qc.measure(range(n_count), range(n_count))
# Simulate Results
aer_sim = Aer.get_backend('aer_simulator')
# Setting memory=True below allows us to see a list of each sequential reading
t_qc = transpile(qc, aer_sim)
qobj = assemble(t_qc, shots=1)
result = aer_sim.run(qobj, memory=True).result()
readings = result.get_memory()
print("Register Reading: " + readings[0])
phase = int(readings[0],2)/(2**n_count)
print("Corresponding Phase: %f" % phase)
return phase
```

From this phase, we can easily find a guess for $r$:

```
phase = qpe_amod15(a) # Phase = s/r
Fraction(phase).limit_denominator(15) # Denominator should (hopefully!) tell us r
```

```
frac = Fraction(phase).limit_denominator(15)
s, r = frac.numerator, frac.denominator
print(r)
```

Now we have $r$, we might be able to use this to find a factor of $N$. Since:

$$a^r \bmod N = 1 $$then:

$$(a^r - 1) \bmod N = 0 $$which means $N$ must divide $a^r-1$. And if $r$ is also even, then we can write:

$$a^r -1 = (a^{r/2}-1)(a^{r/2}+1)$$(if $r$ is not even, we cannot go further and must try again with a different value for $a$). There is then a high probability that the greatest common divisor of $N$ and either $a^{r/2}-1$, or $a^{r/2}+1$ is a proper factor of $N$ [2]:

```
guesses = [gcd(a**(r//2)-1, N), gcd(a**(r//2)+1, N)]
print(guesses)
```

The cell below repeats the algorithm until at least one factor of 15 is found. You should try re-running the cell a few times to see how it behaves.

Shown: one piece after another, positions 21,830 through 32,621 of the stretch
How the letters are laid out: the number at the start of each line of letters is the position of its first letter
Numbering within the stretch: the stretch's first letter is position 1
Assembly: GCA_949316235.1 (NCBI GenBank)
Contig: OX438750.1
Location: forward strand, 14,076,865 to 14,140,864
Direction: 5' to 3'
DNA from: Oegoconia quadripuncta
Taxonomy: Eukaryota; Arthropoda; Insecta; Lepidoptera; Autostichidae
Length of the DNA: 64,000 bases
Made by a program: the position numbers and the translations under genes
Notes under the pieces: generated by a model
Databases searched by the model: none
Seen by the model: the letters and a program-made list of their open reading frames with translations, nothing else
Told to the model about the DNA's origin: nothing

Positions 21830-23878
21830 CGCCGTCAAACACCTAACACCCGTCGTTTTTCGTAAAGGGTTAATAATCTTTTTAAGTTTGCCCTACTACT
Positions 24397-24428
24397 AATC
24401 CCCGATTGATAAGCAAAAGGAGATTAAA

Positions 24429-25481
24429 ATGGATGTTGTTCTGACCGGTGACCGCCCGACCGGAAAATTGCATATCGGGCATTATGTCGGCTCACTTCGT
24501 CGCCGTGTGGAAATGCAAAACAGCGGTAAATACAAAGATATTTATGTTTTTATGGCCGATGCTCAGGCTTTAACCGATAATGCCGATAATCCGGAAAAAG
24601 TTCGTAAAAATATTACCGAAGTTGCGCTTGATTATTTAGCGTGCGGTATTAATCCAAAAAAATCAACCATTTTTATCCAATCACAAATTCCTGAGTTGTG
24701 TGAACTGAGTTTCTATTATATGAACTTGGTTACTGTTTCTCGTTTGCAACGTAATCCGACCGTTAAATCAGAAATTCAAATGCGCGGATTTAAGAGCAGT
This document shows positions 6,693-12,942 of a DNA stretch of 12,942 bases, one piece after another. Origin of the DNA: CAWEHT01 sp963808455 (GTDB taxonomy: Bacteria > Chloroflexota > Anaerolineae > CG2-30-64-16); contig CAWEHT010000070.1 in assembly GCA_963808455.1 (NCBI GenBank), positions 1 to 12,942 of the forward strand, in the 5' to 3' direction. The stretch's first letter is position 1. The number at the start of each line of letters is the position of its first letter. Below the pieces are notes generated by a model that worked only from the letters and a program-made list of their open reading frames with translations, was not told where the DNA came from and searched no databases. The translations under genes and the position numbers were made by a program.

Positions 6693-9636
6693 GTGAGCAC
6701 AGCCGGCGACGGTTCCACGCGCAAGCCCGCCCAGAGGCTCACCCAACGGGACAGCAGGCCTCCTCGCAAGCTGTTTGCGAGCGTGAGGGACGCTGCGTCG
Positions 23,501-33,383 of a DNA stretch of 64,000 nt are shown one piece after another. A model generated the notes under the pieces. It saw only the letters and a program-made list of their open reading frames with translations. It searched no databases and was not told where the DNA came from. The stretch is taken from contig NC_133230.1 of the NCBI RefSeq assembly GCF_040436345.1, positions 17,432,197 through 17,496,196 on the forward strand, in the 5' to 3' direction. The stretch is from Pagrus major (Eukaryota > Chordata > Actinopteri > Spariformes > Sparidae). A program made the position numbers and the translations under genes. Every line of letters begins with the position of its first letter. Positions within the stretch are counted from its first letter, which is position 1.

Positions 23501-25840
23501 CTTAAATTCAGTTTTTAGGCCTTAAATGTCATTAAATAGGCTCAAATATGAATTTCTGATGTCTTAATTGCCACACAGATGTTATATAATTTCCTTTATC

```
a = 7
factor_found = False
attempt = 0
while not factor_found:
attempt += 1
print("\nAttempt %i:" % attempt)
phase = qpe_amod15(a) # Phase = s/r
frac = Fraction(phase).limit_denominator(N) # Denominator should (hopefully!) tell us r
r = frac.denominator
print("Result: r = %i" % r)
if phase != 0:
# Guesses for factors are gcd(x^{r/2} ±1 , 15)
guesses = [gcd(a**(r//2)-1, N), gcd(a**(r//2)+1, N)]
print("Guessed Factors: %i and %i" % (guesses[0], guesses[1]))
for guess in guesses:
if guess not in [1,N] and (N % guess) == 0: # Check to see if guess is a factor
print("*** Non-trivial factor found: %i ***" % guess)
factor_found = True
```

## 6. References

Stephane Beauregard,

*Circuit for Shor's algorithm using 2n+3 qubits,*arXiv:quant-ph/0205095M. Nielsen and I. Chuang,

*Quantum Computation and Quantum Information,*Cambridge Series on Information and the Natural Sciences (Cambridge University Press, Cambridge, 2000). (Page 633)

```
import qiskit.tools.jupyter
%qiskit_version_table
```